Apocalypse When? How I Grew Up Afraid of The End of the World
When I was in middle school, the first books of the Left Behind Christian rapture fiction series came out. And I shamelessly devoured them. I totally bought into the theological framework presented within, and embraced the idea of the rapture with what can only be described as fervor. I desperately didn’t want to be one of the ones left behind.
When I was five years old, the church pastor preached a sermon about repenting before Jesus comes back to judge us. I remember being worried that Jesus wouldn’t come back to the United States, and that he wouldn’t come back for me. So I asked Dad what I needed to do, and we prayed the sinner’s prayer that night.
In high school, I spent my Saturdays at debate tournaments, surrounded by “liberal heathens” who believed in comprehensive sex education and voting for Democrats. Every Sunday and Wednesday, when I attended youth group, I’d beat myself up for failing to witness properly, for failing to remind people that Jesus is coming back to just the quick and the dead. During one ill-fated trip, I turned to my seatmate on the bus and began urging her to accept Christ. She was a novice freshman, and I barely knew her name. But I was afraid for her soul.
So much of my journey in faith can be characterized by fear. I was constantly and consistently afraid that I was failing in loving my neighbor by not witnessing every day. I hastily confronted friends about their need to accept Christ – badgering them until they began to distance themselves from me. I found a group of like-minded evangelicals and we set ourselves up as the persecuted minority of the school. Any negative reaction to our jerk behavior, to our annoying evangelism was taken as confirmation that our mission was true and pure.
I associated so much of my early Christian life with fear. Fear that I was at once not enough and too much. Fear that Jesus would come back and I would be left in a terrifying world to fend for myself. Fear that I would slip up somehow.
I remember telling a Calvinist friend in college that Calvinism scared me because I just knew that if it was true, then I wasn’t one of the elect – I would be destined for hell.
When we read what Paul says about “perfect love,” the idea that it casts out fear was completely foreign to me. I lived in a world of fear – not only fear for my salvation but fear that accompanies existence as a woman in both the church and the world. I was taught to fear men and their lust. I was taught to fear my own body and the natural feelings I had. I was taught to cover up, to shame myself, to internalize everything people told me about my sense of myself.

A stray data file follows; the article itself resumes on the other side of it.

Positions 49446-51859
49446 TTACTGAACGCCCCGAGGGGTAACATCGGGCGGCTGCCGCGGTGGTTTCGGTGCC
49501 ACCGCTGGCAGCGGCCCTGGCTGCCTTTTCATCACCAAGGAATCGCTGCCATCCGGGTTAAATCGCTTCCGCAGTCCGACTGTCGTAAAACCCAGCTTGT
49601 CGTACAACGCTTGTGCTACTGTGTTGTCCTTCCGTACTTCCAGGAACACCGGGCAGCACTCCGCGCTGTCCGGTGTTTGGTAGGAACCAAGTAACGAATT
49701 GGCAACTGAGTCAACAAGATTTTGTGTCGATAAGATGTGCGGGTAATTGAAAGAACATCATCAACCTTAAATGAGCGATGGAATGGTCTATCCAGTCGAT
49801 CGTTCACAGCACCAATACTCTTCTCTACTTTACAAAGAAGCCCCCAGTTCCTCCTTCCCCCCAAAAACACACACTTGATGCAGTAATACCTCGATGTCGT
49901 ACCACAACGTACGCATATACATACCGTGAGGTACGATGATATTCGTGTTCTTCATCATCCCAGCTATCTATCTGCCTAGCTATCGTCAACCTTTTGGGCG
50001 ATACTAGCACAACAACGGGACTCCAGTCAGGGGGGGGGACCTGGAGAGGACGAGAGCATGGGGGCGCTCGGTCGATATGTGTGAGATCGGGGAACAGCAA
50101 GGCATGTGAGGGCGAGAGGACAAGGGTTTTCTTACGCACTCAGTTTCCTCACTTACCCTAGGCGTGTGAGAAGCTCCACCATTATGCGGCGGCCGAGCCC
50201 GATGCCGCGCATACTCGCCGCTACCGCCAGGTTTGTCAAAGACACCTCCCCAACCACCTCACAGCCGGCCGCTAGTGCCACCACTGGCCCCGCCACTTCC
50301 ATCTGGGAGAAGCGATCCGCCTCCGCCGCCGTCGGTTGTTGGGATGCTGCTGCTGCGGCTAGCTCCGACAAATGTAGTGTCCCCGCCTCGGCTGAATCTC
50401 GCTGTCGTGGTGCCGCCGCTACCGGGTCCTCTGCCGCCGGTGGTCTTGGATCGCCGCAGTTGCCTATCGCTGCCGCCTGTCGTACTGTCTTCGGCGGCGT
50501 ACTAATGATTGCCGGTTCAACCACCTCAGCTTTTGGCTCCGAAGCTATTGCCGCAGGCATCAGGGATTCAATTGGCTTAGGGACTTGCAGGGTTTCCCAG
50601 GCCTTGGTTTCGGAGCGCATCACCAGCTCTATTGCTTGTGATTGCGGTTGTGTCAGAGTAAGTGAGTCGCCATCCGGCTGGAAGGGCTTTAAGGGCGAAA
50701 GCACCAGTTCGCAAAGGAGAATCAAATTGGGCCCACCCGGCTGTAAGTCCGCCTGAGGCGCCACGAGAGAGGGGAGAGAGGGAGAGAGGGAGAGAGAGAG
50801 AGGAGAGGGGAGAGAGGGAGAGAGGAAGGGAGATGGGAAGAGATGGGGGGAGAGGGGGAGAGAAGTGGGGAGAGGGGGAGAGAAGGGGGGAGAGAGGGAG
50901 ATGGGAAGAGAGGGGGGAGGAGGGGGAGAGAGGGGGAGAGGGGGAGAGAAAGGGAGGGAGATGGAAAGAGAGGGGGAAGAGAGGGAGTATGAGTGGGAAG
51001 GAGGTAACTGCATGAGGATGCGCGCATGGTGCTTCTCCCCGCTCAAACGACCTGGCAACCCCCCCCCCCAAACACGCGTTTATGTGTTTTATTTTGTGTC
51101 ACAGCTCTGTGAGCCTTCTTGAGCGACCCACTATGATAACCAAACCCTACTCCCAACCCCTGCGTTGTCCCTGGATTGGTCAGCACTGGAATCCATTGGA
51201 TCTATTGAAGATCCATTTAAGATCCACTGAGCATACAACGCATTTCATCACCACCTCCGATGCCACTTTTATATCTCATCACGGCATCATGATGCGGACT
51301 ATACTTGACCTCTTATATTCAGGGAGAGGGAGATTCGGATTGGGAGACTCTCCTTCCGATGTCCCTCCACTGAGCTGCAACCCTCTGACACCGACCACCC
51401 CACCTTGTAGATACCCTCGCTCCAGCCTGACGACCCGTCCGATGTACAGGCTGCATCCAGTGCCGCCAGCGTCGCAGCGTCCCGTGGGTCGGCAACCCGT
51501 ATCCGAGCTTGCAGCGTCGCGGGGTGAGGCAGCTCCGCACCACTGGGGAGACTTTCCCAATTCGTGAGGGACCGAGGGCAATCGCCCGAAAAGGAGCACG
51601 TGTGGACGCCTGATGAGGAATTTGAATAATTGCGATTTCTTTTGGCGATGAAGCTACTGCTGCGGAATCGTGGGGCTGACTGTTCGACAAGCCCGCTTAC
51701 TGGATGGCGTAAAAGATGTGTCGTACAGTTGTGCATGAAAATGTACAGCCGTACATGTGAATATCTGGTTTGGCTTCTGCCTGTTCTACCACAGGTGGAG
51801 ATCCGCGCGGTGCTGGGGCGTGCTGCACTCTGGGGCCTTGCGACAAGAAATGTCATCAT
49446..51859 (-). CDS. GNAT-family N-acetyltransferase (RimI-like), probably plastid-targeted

I was taught to be “humble” – which meant refusing any praise, and refusing to view myself as important. Instead, I was a part of a body, an element acting not of myself but out of interest in the communal God. I did not exist in any real sense of the term.
I didn’t lead anyone to Christ during those times. Oh, I lead people in the sinner’s prayer. I praised people for their supposed conversions. But I didn’t guide them. I didn’t lead anyone. I instilled fear, I prayed a prayer, and I left them behind. I did this because I was afraid for myself – afraid of what would happen to my soul if I didn’t save theirs.
And the culture I lived in encouraged this. Through my first two and a half years in college, I faithfully attended Campus Crusade for Christ meetings at a neighboring college (both colleges were small, so we combined). I went on door-to-door evangelism binges. I handed out tracts to small children and their parents. I laughed about walking through “sketchy” neighborhoods to talk to people about Jesus. I truly believed I was doing the Lord’s work.
But the entire time was a roller coaster of constantly checking back and forth and wondering if I was going to be okay with God when the time finally came. I worried about the fact that my mom had stopped going to church. I worried about my friends who didn’t do devotionals or didn’t come to chapel. I already had undiagnosed anxiety, and constant worry about the eternal salvation of my friends and my own seemed entirely normal to my already worrying mind.
This culture of fear is not uncommon in evangelicalism. I wasn’t an outlier. Indeed, the schools and the churches I went to are relatively mainstream when it comes to evangelicalism. We had more liberal intervisitation polices and co-ed dorms. We didn’t have to sign a morality contract like my friends at Biola did. Even then, fear was pervasive.
I’ve never felt more in tune with God and with who I am as an heir to the Kingdom than I have in the past few years when I’ve worked on shedding fear and shame and focusing on the justice of loving my neighbor. I don’t feel afraid any more. I’m not scared about my salvation.
And this, ultimately, is why I have faith that evangelicalism is not the big scary bogeyman it can sometimes be. Because fear and shame aren’t sustainable. Because fear is not a solid basis for faith – especially a faith that already exists as a house of cards.
Here is the essence of my faith: that love will win out in the end. That justice will prevail. After all, perfect love casts out fear, and we must not fear our ability to love. It is, indeed, what makes us children of God.